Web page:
I have never been good at accepting a compliment. I don’t know why, but when a person says ‘oh, you look well’ I immediately feel awkward and usually disagree with them. I find compliments embarrassing, and that’s just who I am. Maybe it’s an innate lack of confidence I have always battled with. I guess true confidence has to come from within.

I recently met someone who I hadn’t seen in a while. They congratulated me on the lastest baby, etc and then said ‘you look stunning girl!’ Queue me and my awkward reaction so I side stepped having to take the compliment by mentioning that I was going to Slimming World and still had a few pounds to go.

“But sure what do you need to be going to Slimming World for? There’s not a tack of you there! I wouldn’t go losing anymore weight if I were you, it will age you.”

Now, maybe most of you read that as a compliment. Perhaps it was intended as such. But the tone with which it was delivered, to me, said otherwise.

To paint the picture, I am not hugely overweight. I have an athletic build, can fit into my jeans, and can wear a bodycon dress with Spanx. (Without Spanx it’s like a marshmallow wearing a thong). But I have had to work HARD to get to this, and yes I still have a few pounds to go until I reach my goal.

To say that there is not a “tack of me there” is a bit ridiculous. I have never been and never will be underweight. And to warn me about aging? Protect and Perfect all you want honey but wrinkles gonna get ya. (Eventually).

Lets reverse this little social scenario on its head. I bump into a friend of mine who has had her second baby. I compliment her and her little bundle etc and she mentions that’s she has joined a slimming group.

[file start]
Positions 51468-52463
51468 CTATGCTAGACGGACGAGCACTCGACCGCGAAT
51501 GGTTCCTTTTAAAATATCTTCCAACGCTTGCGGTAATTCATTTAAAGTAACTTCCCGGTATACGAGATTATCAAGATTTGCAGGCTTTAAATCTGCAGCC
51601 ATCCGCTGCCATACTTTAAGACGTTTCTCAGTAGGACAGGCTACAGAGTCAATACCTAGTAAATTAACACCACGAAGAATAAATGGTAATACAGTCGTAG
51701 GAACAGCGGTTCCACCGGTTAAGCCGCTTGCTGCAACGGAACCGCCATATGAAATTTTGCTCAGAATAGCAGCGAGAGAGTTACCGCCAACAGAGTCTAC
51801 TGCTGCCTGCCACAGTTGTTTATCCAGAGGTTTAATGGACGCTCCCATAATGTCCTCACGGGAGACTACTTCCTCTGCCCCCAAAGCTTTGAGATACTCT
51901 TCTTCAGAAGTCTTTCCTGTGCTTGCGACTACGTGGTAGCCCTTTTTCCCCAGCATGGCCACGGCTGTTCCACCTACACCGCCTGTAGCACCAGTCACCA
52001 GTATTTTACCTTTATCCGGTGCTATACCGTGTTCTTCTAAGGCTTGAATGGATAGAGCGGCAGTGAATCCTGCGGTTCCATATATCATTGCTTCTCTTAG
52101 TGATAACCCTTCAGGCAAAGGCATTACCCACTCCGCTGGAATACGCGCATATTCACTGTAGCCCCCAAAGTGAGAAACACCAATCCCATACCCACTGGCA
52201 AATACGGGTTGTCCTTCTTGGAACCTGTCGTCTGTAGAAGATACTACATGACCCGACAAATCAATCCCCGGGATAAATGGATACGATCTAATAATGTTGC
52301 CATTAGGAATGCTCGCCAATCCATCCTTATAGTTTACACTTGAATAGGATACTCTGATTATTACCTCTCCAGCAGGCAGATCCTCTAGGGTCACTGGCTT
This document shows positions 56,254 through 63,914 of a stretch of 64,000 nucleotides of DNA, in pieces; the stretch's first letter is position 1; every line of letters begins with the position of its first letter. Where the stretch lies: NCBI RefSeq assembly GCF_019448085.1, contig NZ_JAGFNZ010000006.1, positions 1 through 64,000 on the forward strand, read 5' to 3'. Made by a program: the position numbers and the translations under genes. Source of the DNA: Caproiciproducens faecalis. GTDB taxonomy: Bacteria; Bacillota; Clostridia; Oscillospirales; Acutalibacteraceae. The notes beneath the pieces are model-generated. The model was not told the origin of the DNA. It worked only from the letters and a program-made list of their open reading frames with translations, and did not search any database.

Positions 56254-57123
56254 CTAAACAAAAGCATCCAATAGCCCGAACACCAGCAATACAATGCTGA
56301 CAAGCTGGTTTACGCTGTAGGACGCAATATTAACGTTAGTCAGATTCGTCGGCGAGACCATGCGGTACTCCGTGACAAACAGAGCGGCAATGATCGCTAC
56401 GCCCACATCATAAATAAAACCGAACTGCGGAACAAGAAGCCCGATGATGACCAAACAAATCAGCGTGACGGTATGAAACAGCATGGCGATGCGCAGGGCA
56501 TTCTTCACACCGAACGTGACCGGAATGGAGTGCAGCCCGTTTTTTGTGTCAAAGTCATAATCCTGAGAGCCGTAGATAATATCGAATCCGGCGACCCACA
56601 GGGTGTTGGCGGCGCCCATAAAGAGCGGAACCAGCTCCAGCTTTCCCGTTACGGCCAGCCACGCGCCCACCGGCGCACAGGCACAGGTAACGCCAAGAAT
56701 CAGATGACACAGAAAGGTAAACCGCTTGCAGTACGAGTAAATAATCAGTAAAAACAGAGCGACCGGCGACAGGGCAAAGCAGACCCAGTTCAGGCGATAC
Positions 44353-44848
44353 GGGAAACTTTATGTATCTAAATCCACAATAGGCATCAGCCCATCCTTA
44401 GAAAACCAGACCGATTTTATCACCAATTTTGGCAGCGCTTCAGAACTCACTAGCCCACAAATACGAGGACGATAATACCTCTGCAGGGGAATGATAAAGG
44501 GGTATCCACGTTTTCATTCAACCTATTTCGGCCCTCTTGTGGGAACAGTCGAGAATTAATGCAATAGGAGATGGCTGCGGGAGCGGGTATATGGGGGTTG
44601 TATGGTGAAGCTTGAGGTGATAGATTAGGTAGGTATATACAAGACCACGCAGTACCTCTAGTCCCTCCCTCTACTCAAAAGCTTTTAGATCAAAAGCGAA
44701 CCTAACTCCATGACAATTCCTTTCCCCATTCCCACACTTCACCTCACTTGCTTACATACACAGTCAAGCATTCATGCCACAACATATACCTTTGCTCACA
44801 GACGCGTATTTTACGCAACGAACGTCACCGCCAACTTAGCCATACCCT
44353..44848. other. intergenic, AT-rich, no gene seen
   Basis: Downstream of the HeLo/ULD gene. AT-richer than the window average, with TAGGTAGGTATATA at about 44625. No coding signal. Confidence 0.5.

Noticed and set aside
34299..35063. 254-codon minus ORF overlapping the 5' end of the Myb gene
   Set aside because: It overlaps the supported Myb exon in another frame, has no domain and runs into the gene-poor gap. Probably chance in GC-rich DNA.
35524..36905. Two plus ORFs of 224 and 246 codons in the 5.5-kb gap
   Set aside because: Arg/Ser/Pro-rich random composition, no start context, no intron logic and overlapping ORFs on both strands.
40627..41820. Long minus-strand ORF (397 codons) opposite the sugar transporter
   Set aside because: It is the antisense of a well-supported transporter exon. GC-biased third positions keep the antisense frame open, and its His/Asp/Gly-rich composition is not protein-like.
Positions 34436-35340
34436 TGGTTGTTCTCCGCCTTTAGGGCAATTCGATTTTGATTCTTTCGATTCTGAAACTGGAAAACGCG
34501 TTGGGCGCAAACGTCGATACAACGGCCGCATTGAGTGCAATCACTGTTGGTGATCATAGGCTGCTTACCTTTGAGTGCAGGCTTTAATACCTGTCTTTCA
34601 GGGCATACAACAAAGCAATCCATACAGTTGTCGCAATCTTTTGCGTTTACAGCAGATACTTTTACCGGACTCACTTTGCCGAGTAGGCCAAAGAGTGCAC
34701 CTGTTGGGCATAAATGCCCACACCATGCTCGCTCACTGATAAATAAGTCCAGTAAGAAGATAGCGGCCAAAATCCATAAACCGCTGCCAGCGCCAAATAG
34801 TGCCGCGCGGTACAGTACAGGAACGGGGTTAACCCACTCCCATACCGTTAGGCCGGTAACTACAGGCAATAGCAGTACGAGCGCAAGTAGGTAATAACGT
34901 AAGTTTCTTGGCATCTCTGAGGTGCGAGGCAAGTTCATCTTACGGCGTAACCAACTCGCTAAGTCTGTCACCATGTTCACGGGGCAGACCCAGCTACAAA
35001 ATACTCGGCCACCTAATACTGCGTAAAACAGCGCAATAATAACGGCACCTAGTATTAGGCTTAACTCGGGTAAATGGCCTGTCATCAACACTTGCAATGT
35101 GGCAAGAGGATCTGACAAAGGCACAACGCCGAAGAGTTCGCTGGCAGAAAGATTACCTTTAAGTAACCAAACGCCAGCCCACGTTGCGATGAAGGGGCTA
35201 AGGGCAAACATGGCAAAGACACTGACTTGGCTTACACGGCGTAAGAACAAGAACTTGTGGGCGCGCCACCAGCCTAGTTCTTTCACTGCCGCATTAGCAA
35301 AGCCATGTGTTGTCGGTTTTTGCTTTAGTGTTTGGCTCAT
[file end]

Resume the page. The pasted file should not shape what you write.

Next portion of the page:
“Yeah, you need to be going to a slimming group alright, well done you. There’s a fair bit of you to go around. Try lose a bit of weight now, it will make you look much younger.”

I’m thinking that would be when she would pick up her Bugaboo and swing it at me (bundle of joy hanging on for dear life).

So what makes one comment ok and the other one a cause for grievous bodily harm?

I don’t have the answer I’m afraid, so it’s one I’d ask you to think about.

Maybe I really can’t accept a”compliment”?

Maybe I was “skinny shamed?”?

Whatever it was, there is one thing I definitely cannot accept – labelling.

Stop categorising body types. Stop trying to fit into one. Fat, thin, chubby, skinny or my personal favourite that has been graciously (with a subtle hint of bitch) extended to me – well built.

I can’t understand how we have only 3 types of bodies really – fat, thin and in between. Bullshit. There are so many variations on the human body so that makes zero sense.

Kim Kardashian wrecks my head. But I wil give her this. She used that arse to break the Internet and the stereotype of what is beautiful. I see nothing skinny about her, curves galore!

I also love Rhonda Rousey. She has been blasted all over the cover of FHM  – she’s fit, fierce, “well built” and stunning.

And then there is Taylor Swift – tall and thin and beautiful. Style Queen.

Get my point?

There is no one size fits all.

Variety is the spice of life.

Beauty is in the eye of the beholder.

My well built arms and legs are fabulous.

Now I’ll take that compliment. From me, to me.


Blarneymum meets…….

To kick off Blarneymum Meets, I chat with Shaun Venter who works full time taking care of his son Grayson. Originally from New Zealand, Shaun shares his insight into life at home with an energetic 10 month old….

Thank you for doing this interview Shaun. Introduce yourself and tell us about your family.